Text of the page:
I hope the above has provided a useful outline of the general support that is on offer to you as a BU academic and signposted you to how to get involved. Tomorrow’s post will focus on support for writing and developing research applications for external funding and publications.

Research & Knowledge Exchange Development Framework – survey closes in 5 days!

The Research & Knowledge Exchange Framework (RKEDF) is now into its fourth year.  It offers training and development opportunities to academics at all stages of their career, supporting staff to increase their skills, knowledge and capabilities.

The RKEDF offers a range of support including sessions for those who are new to research or to BU, for staff who want to further develop their research careers and for people who want to disseminate their research findings or create an impact plan.

The Research Development & Support team are currently planning activities and sessions for the 2020/21 programme of events and would like to hear your ideas and suggestions.  What’s worked well?  What would you changed?  Are there any other sessions or training materials you’d like to see included?  We’d like to hear both from people who have engaged with the RKEDF and those who haven’t.

Tell us what you think via our survey and be in with a chance of winning one of three £20 Amazon vouchers.  The deadline date is Sunday 15 March.

Introduction to Impact Workshop 5th February

The societal and economic impact of research is becoming increasingly important in academia, not only for REF purposes, but in funding applications. UKRI announced this week that they are removing impact pathways from their funding applications because impact should be embedded into the research process.

Together with Dr Katey Collins, Impact Champion for HSS, I am running a two hour workshop to explain what impact ‘outside of academia’ means, why it’s important, how to create pathways to impact, and how to evidence the impact your research has created.

If your research is already having an impact, the workshop will give you tools to help accelerate and capture that impact.

If you would like to attend the workshop, you can book here.

The Royal Society – book now for the visit on 5th February 2020

BU will be hosting the Royal Society on Wednesday, 5th February 2020, 11:00 – 13:00, at the Lansdowne Campus.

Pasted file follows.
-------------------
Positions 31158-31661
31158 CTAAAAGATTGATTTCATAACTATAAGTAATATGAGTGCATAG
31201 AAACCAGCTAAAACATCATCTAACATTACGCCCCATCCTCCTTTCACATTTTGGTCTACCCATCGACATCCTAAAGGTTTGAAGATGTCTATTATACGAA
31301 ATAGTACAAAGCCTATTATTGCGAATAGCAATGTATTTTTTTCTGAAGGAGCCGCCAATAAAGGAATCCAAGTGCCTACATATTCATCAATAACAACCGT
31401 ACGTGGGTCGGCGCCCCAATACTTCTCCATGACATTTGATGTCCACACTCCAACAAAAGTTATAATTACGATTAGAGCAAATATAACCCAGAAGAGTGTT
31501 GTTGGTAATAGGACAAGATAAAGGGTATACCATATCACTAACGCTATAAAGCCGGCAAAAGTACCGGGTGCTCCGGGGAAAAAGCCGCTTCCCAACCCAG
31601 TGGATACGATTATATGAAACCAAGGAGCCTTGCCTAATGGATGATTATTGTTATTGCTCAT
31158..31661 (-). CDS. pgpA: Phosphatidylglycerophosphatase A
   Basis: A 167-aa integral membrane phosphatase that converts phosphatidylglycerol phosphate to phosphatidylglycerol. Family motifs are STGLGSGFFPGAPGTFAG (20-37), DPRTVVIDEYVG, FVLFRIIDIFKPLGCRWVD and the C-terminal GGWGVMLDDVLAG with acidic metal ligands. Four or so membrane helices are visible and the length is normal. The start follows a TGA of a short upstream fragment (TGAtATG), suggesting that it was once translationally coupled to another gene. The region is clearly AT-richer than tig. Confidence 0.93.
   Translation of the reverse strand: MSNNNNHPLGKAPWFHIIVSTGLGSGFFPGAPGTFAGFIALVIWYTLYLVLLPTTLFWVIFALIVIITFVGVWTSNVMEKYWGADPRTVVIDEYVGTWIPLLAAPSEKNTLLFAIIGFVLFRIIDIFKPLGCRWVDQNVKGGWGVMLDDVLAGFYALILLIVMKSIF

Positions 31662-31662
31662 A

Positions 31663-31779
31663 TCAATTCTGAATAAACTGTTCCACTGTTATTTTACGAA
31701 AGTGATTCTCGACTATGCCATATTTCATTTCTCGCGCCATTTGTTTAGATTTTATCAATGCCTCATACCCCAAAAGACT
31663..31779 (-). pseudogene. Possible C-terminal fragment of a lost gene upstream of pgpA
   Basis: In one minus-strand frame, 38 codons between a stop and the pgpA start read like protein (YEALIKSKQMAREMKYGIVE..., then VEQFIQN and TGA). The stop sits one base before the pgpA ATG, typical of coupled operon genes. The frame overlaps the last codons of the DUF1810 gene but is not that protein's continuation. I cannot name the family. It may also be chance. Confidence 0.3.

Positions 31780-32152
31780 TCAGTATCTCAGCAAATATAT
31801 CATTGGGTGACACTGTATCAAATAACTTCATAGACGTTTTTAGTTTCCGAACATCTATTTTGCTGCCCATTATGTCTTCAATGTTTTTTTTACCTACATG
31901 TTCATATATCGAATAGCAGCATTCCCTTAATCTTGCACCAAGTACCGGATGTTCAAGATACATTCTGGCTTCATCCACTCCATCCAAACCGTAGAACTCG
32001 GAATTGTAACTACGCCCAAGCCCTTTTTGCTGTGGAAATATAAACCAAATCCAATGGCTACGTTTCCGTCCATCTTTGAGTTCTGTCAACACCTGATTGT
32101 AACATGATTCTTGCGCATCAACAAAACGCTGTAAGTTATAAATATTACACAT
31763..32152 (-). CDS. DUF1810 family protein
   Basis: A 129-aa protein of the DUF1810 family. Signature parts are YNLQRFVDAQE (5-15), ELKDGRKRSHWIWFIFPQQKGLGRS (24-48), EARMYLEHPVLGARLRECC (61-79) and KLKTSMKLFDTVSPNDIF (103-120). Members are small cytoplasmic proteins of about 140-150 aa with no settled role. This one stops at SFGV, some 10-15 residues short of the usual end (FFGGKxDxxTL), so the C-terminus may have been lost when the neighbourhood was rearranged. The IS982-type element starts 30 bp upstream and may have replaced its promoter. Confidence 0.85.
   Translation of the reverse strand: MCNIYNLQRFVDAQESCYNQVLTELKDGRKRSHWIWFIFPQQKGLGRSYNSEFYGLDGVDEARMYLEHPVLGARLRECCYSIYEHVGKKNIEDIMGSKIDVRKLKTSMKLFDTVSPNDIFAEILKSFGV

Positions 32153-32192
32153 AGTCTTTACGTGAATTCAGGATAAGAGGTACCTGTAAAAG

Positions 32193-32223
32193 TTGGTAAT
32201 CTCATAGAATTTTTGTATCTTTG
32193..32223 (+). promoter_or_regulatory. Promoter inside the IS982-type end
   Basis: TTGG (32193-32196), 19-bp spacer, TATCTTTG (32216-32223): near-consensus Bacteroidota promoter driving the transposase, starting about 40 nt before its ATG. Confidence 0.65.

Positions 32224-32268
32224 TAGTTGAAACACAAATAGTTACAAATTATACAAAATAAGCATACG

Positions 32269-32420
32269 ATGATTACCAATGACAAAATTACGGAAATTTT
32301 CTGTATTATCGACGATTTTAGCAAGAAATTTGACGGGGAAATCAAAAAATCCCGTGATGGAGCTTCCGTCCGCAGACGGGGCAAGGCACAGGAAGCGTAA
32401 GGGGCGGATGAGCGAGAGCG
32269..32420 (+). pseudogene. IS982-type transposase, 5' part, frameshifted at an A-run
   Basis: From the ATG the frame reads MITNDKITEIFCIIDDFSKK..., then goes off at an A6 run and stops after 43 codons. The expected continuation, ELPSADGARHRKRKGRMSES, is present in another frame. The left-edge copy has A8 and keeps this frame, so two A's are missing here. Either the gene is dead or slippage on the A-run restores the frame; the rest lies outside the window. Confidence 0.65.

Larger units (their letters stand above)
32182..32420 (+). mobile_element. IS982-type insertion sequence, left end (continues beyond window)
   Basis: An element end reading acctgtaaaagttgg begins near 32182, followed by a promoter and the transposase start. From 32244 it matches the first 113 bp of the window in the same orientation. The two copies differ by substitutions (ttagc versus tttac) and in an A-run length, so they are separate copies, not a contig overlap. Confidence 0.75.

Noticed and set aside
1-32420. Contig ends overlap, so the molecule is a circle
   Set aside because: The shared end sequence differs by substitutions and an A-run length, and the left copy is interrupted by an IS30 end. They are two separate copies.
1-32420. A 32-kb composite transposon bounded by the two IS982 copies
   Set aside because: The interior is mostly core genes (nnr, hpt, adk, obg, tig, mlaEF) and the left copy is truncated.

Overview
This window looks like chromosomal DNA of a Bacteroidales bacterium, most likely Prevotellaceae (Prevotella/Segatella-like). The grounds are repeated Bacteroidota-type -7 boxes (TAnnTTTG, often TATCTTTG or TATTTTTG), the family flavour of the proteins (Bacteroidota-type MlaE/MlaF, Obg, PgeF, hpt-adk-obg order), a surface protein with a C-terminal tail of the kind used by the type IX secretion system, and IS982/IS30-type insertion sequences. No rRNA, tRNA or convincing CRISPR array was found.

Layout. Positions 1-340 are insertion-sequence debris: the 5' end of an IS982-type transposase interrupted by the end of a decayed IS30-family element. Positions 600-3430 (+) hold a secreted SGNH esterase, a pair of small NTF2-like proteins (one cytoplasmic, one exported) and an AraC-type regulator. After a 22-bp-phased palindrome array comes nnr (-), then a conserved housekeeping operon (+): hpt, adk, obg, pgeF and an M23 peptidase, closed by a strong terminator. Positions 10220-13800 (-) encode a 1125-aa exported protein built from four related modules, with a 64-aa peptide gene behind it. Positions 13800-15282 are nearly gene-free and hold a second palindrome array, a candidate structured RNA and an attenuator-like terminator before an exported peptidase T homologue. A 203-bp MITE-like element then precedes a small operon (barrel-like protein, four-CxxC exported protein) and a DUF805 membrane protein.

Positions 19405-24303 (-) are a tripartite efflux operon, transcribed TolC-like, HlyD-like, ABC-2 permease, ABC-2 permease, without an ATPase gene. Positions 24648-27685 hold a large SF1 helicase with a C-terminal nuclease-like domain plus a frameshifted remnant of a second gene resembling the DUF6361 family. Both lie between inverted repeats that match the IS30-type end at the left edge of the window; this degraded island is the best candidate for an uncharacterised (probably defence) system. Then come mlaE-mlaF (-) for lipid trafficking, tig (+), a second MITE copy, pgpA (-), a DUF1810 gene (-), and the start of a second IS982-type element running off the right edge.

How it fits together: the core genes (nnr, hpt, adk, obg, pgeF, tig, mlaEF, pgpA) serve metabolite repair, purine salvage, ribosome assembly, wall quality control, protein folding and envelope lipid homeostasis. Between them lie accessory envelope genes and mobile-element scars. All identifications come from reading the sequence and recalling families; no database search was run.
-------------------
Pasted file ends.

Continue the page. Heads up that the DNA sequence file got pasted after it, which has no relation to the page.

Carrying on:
The Royal Society is the independent scientific academy of the UK, dedicated to promoting excellence in science.

The Society is an independent, charitable body and performs a number of roles including influencing policy-making, promoting public engagement with science and funding leading scientists.  Over £40 million is spent annually by the Royal Society across the grant-making schemes. The Royal Society dates from the 1660s and supports a diverse programme of activities.

This session will deliver an overview of the Royal Society’s funding schemes and provide advice on putting together a successful funding application. Academics with a successful track record will discuss their personal experiences. There will be a Q&A session followed by a networking lunch.

The intended learning outcomes of this session are:

  • To learn about the UK’s Royal Society, its remit and the type of funding offered
  • To be able to determine whether or not the Royal Society is an appropriate funder for your research project

Please find out more and book now, giving any dietary requirements. You will receive a meeting request giving the confirmed Lansdowne Campus location.

If you have any queries, please contact the RDS team at RKEDF@bournemouth.ac.uk

RKEDF – Clinical Research Documentation and Filing

On Tuesday 5th November, Research Development & Support are running a 2 hour workshop on clinical research documentation and filing.

This workshop is designed to share best practice in ensuring that records are completed, stored and shared appropriately, in accordance with the ‘ALCOAC’ general principle, and Good Clinical Practice standards.

The workshop will cover the ‘essential documents’ to be kept during the research project, as well as what to do once the study has ended. Also covered will be how to ensure compliance when storing data on paper and electronically and requirements for source data.

By the end of this workshop you will have an understanding about:

  • The ‘ALCOAC’ general principle and how it applies to your research
  • What to keep in your study file
  • How to maintain good and compliant research records, throughout the life-cycle of the study
  • Requirements for once the study has ended

If you’re interested in attending then reserve your place via Organisational Development.